Thread Tools Display Modes
Old 01-06-2014, 06:16 PM
Join Date: Aug 2008
Location: Nevada
Posts: 2,169
Movie ratings labeled "NR" and "UR". Does this difference mean anything?

On Netflix, and perhaps other places, some movies are described as "UR" and others as "NR". Do both of these just mean not rated or is there some fine distinction?
Old 01-06-2014, 06:19 PM
Join Date: Feb 2005
Location: the Keystone State
Posts: 14,057
NR is Not Rated, UR is Unrated; it's just different ways of saying the MPAA never assigned a rating to that particular cut.
No Gods, No Masters

Last edited by alphaboi867; 01-06-2014 at 06:20 PM.
Old 01-06-2014, 06:24 PM
Join Date: Mar 2007
Location: Miskatonic University
Posts: 10,310
I may be talking out of my ass, and I don't think there's any standard controlling when to use UR or NR. However, IME the typical usage is that NR is used when a movie was never submitted for rating (or may have been rejected by the MPAA for a rating for whatever reason), while UR is a recut version of a rated movie that has not been independently rated. So the indie film I made in my basement is NR, while Disney's The Lion King: Special Hardcore Porn Director's Cut Edition is UR.

Last edited by Jragon; 01-06-2014 at 06:25 PM.
Old 01-06-2014, 06:26 PM
Charter Member
Join Date: Oct 2002
Location: N.J.
Posts: 5,561
Some people confuse “Not Rated” movies to “Unrated” ones. They are two different categories. As mentioned above, “Not Rated” films are the ones that were not submitted to the MPAA for ratings. Films that the filmmakers completed are submitted to the MPAA to undergo reviews and get their ratings before they are shown in the theaters. Sometimes these movies are rated “NC-17.” In such circumstances, some filmmakers will make some changes to the film so that the MPAA will rate their film differently. Some scenes may have been altered or even deleted. They do this so that even younger possible viewers can see the film. This will give the filmmakers more opportunities to market their movie,thus selling more tickets. After the films are shown in theaters, the deleted and edited scenes are put back into the movie. This version of the film is now what we call the “Unrated” version or sometimes called the “Director’s Cut.” This edition of the movie is often sold as DVDs.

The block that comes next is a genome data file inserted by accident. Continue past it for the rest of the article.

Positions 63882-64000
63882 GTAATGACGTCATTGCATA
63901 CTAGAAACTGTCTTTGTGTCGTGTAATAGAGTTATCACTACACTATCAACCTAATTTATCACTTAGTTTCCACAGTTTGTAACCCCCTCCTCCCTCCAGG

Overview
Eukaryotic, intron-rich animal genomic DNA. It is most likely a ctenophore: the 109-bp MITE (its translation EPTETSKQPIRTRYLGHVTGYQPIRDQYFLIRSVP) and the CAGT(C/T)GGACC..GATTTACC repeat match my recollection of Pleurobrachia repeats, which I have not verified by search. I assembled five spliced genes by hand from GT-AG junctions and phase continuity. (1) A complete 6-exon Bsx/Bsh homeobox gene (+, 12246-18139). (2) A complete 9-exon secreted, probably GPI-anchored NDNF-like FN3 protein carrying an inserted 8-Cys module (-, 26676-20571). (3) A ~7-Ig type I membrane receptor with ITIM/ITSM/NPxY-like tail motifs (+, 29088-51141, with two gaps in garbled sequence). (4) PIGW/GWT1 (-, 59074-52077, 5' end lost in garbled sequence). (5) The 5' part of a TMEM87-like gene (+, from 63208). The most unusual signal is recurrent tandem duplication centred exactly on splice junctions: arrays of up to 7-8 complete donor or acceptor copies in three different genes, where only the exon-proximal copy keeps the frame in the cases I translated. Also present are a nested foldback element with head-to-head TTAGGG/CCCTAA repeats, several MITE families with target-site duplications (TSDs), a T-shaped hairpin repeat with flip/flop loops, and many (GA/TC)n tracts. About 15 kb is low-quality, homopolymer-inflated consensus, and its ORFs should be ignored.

Old 01-06-2014, 08:08 PM
Join Date: Jan 2000
Location: NY USA
Posts: 7,635
The above link gives a good explanation. Just to clarify, the MPAA owns their official ratings (G, PG, PG-13, R, NC-17). They are trademarked terms just like the names Coca-Cola™ or Nike™. Infamously they didn't trademark X because they though it would make things easier (it did until there were enough non-porn 'adult' themed films to make NC-17 useful). So NR or UR are just abbreviations, they're not anything official (yet)...

Thread Tools
Display Modes

Posting Rules
You may not post new threads
You may not post replies
You may not post attachments
You may not edit your posts

BB code is On
Smilies are On
[IMG] code is Off
HTML code is Off

Forum Jump

All times are GMT -5. The time now is 04:52 PM.

Send questions for Cecil Adams to: [email protected]

Send comments about this website to:

Terms of Use / Privacy Policy

Advertise on the Straight Dope!
(Your direct line to thousands of the smartest, hippest people on the planet, plus a few total dipsticks.)

Copyright © 2018 STM Reader, LLC.

Copyright © 2017
Best Topics: fletching feathers stop on red broadcast signal raw steak body puffs pie tape heart rate walking elizabethan marital aids burying a cat butter expiration switchblades illegal non drowsy sudafed why do my hands smell like metal rehoming fee for dogs 13/8 time signature what do you call people from ohio signing a sympathy card for a coworker what are indian nuts what temperature is boiling water on a stove use leftover pork chops fabric protection worth it tostitos salsa con queso mild